Briefing: Pre-empting a ‘dirty bomb’ threat
(The Washington Times) GENEVA – Security officials warn that terrorists are trying to obtain radioactive mater-ials to construct a “dirty bomb” and have called on countries around the globe to intensify efforts to stem the illicit traffic in nuclear bomb-making materials.
“Since 2001, there have been several attempts to obtain radiological material for use in a ‘dirty bomb,’ ” said William Nye, director of counter-terrorism and intelligence at Britain’s Home Office.
He noted that in the investigation codenamed Operation Rhyme, eight terrorists were convicted for planning attacks on buildings in the United Kingdom and the United States. Besides planning to blow up limousines packed with gas cylinders and explosives, the cell’s members “were considering using a radioactive bomb,” he recently told an international conference in Edinburgh, Scotland, organized by the International Atomic Energy Agency.
A new United Nations report on nuclear terrorism by the Institute for Disarmament Research (UNIDIR) said the most likely nuclear threat is terrorists’ building a “dirty bomb,” in which an ordinary explosive disperses radioactive mater-ials. These materials are widely used worldwide and often not adequately controlled.
The report said a simulation showed that a dirty-bomb attack in in Lower Manhattan would “spread radioactive fallout over sixty blocks. Immediate casualties would be limited to victims of the immediate blast. The aftereffects, including relocation and cleanup, would cost tens of billions of dollars.”
Former chief of the International Atomic Energy Agency (IAEA) Hans Blix said a dirty would have “a terror effect” and noted that such weapons can be constructed using materials such as cobalt and cesium, which are available for use in hospitals and other industries.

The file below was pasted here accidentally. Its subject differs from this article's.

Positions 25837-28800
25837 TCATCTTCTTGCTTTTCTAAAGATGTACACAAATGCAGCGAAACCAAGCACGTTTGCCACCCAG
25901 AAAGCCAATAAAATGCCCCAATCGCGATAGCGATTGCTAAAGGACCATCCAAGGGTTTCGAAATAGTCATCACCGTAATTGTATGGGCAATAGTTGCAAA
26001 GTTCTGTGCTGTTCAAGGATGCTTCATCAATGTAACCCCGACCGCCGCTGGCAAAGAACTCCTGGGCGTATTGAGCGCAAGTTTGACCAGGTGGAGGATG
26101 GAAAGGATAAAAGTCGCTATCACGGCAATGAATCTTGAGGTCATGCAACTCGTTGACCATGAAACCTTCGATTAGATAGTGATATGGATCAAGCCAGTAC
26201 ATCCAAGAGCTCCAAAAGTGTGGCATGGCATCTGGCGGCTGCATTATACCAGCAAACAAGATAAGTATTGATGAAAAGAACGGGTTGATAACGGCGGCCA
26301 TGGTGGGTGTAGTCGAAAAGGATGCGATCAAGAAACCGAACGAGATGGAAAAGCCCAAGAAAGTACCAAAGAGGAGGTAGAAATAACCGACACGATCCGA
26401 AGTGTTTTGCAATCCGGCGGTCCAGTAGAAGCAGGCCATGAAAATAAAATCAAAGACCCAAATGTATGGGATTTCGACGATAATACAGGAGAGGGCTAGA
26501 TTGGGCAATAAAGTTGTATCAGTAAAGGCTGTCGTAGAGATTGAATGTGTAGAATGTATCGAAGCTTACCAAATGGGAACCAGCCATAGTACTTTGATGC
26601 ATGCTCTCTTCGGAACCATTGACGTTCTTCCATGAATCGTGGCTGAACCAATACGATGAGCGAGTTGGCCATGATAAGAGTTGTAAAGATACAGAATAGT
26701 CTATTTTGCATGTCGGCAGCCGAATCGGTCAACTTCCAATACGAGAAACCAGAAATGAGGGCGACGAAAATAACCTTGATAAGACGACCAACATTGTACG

“That’s why it’s important to have good controls over all nuclear materials,” he said.
Patricia Lewis, UNIDIR director, said a dirty bomb would not cause much damage but over time would increase levels. She also said that news of a radioactive blast could cause mass panic and that the economic and cleanup costs would be enormous.
In Edinburgh, Mr. Nye stressed to security specialists from more than 60 countries, including the United States, that “we have seen al Qaeda’s leader in Iraq calling for nuclear scientists to join global jihad and there is no doubt that core al Qaeda retains the ambition to build or obtain nuclear weapons.”
He said that at the moment, “it is questionable” whether the intent is supported by real capability but cautioned that a series of successful interceptions of radiological and fissile material by security forces show that it is possible to obtain materials, painting a worrying picture of a continuing and increasing threat.
In its 2006 annual report, the Vienna-based IAEA reported 149 incidents of illicit nuclear-materials trafficking in that year.
The total included 15 seizures of nuclear and radioactive material from people involved in trafficking and smuggling, the IAEA report said.